Lowering Your Mortgage Payment Without Refinancing

Ben Allen  | 

Financial stress can hit anyone hard, including you. Expenses are up, while your paychecks stay the same. You feel your debt growing and bill payments leave you with barely enough money to survive. Maybe everything in your life has gone wrong, and it’s ruining your ability to pay your mortgage.

A too large mortgage might devour an entire paycheck, maybe even two! So, you investigate how to lower your mortgage, in order to free up some finances for other expenses. You learn about refinancing, but when you apply for it, you don’t qualify. Maybe your credit isn’t good enough or you purchased your home too recently, but either way, you can’t refinance. Luckily, there are ways to lower your mortgage payment, even without refinancing.

Get Rid of Your PMI

Private mortgage insurance (PMI) is a type of insurance that protects the lender if the borrower fails to pay the loan. It’s typically an expense first time home buyers aren’t aware of. The homeowner is required to pay for PMI as long as they have paid off less than 20 percent of the total home loan. PMI can be paid for in a one time payment at closing, yearly, or monthly.

If you are paying for PMI in a yearly or monthly expense, there is a way to get rid of it and save money for the long term. This might require dipping into your savings, but if you are able to pay off 20 percent of your mortgage, you no longer have to pay for PMI. It’s important to remember that when you pay for PMI, that money is not helping pay off your home, it goes directly to the insurance company.

Once you hit that 20 percent threshold, you can reach out to the insurance company and cancel your PMI. Make sure to contact your lender and inform them what is happening and double check you’ve hit that 20 percent point. This could save your hundreds of dollars every year.

Extending Your Loan

Another solution to lowering your monthly payments is by extending the time period of your mortgage. Re-amortizing (or re-casting) is where you simply extend out the timeline for paying off your loan with your lender. For example, taking a 30 year mortgage loan and re-amortizing it to become a 40 year mortgage loan.

By doing this, it spreads out your total loan and you have to pay less every month. Unlike refinancing, re-amortizing your loan doesn’t require a credit check, only a small one-time fee around $250.

Be aware though that extending your loan might lower your monthly payments, but it won’t lower your interest rate. That can mean you’ll end up paying more in the long run thanks to interest.

Extending your loan is a good solution if you need financial relief now. Lower monthly payments means more money can go towards other bills, but you will have to pay more on your home in the long run.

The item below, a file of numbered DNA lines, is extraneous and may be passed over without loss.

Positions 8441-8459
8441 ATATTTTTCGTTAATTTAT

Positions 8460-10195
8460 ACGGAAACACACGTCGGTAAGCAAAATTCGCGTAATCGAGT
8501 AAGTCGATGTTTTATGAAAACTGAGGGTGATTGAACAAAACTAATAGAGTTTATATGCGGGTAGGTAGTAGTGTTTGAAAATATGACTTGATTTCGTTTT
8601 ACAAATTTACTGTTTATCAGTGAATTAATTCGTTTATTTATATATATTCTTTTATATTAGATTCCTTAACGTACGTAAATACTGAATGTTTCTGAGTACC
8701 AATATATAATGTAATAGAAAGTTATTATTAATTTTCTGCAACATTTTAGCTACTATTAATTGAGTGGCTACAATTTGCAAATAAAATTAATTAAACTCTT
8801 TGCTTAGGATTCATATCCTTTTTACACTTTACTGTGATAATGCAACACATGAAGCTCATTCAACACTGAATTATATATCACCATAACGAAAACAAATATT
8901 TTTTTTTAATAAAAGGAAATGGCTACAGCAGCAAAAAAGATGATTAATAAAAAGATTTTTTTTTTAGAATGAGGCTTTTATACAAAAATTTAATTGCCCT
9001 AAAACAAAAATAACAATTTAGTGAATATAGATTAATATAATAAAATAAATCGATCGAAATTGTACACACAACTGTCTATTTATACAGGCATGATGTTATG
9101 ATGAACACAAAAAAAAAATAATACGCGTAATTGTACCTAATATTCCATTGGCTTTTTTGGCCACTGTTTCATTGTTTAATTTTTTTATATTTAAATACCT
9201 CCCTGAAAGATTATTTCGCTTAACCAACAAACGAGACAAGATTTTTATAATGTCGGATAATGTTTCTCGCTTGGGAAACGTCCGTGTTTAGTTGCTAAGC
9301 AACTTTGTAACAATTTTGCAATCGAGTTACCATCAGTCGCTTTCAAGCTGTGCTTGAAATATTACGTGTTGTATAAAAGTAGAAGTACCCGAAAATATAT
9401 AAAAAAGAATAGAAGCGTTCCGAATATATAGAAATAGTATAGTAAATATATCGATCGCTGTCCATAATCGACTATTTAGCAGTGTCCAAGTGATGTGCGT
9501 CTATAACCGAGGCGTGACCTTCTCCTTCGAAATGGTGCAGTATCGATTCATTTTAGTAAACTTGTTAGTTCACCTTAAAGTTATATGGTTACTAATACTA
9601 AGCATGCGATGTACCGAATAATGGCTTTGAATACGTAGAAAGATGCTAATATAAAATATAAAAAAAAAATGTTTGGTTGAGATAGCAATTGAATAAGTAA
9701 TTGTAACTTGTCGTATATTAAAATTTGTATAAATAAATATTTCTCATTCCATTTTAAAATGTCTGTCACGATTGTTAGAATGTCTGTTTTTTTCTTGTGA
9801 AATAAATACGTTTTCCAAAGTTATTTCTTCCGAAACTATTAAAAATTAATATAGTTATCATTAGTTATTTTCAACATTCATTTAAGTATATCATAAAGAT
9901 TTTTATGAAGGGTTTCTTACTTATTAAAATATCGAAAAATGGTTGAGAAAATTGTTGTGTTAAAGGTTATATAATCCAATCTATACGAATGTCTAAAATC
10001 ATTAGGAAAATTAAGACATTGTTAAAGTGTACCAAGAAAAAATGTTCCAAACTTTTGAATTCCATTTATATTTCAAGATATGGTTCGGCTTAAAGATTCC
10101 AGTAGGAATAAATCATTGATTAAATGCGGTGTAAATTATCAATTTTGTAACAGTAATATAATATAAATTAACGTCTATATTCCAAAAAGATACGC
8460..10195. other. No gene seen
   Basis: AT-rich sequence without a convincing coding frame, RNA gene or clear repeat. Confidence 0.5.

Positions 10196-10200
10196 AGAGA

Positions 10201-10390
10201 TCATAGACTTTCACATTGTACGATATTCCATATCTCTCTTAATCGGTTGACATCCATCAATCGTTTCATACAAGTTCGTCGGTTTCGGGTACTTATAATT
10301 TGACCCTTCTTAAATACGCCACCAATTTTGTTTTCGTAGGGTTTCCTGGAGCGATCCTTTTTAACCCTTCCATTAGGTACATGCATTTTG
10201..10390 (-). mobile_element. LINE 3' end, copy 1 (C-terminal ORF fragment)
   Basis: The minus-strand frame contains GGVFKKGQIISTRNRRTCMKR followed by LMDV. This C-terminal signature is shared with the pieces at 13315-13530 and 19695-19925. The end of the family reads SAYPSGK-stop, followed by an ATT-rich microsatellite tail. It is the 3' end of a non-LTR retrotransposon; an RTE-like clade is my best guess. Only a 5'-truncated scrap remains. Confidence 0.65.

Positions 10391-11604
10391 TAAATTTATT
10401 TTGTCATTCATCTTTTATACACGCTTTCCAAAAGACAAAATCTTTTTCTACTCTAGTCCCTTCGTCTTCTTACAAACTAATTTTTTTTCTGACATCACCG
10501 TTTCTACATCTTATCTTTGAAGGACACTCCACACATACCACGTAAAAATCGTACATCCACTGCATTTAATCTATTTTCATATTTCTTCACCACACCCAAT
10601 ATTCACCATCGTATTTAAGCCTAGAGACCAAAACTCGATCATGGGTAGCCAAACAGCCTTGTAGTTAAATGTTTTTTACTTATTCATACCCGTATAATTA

Lowering Your Property Taxes

The government determines how much to tax your home by going off how much they think it’s worth. Not how much you paid for it, nor what other real estate experts think, what they believe the home and land is worth.

Sometimes, that value is incorrect. One way you could lower your monthly mortgage is to dispute your property taxes. If you think you are paying too much property taxes and that the government has over-valued your home, you can request for it to be lowered.

The process for this is different everywhere, so check with your local city and county governments. Typically, there is a board in charge of property taxes and you need to submit an appeal to them. Then, you include relevant information that states your case, including how much you paid for the home, how much similar homes are selling for, an independent evaluation of the home’s worth, etc.

If the board determines that your home has been overvalued, then they will lower your property taxes, thus saving you money.

Selling your Home

If none of these solutions work for you, your credit score is too low to refinance, and your mortgage payments are too high, maybe it’s time to sell your home. There is no shame in not being able to own a home, and you need to take care of your finances.

Selling your home, especially if you’ve had it for a few years, could mean a big boost to your savings if you sell for a profit. Then, you can find a more affordable housing option, like renting an apartment or smaller home, and wait for a better chance to buy again. During that time, you can build up your credit, grow your savings, and investigate ways to get a more affordable home.

Remember that you always have options, and you can even couple them together to get your mortgage as low as possible. Investigate all options, meet with a financial advisor, and plan out what will be best for you. If nothing works and you are still struggling to pay your mortgage, sell your home and try a different solution. That way, you don’t risk ruining your credit and finances with a foreclosure and instead become more flexible in your housing situation.

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Ben Allen is a freelance content creator and digital marketer who believes in helping small businesses succeed. He spends his free time bragging about his two daughters, eating stuffed crust pizza, and playing video games.

This post was updated February 28, 2019. It was originally published December 22, 2017.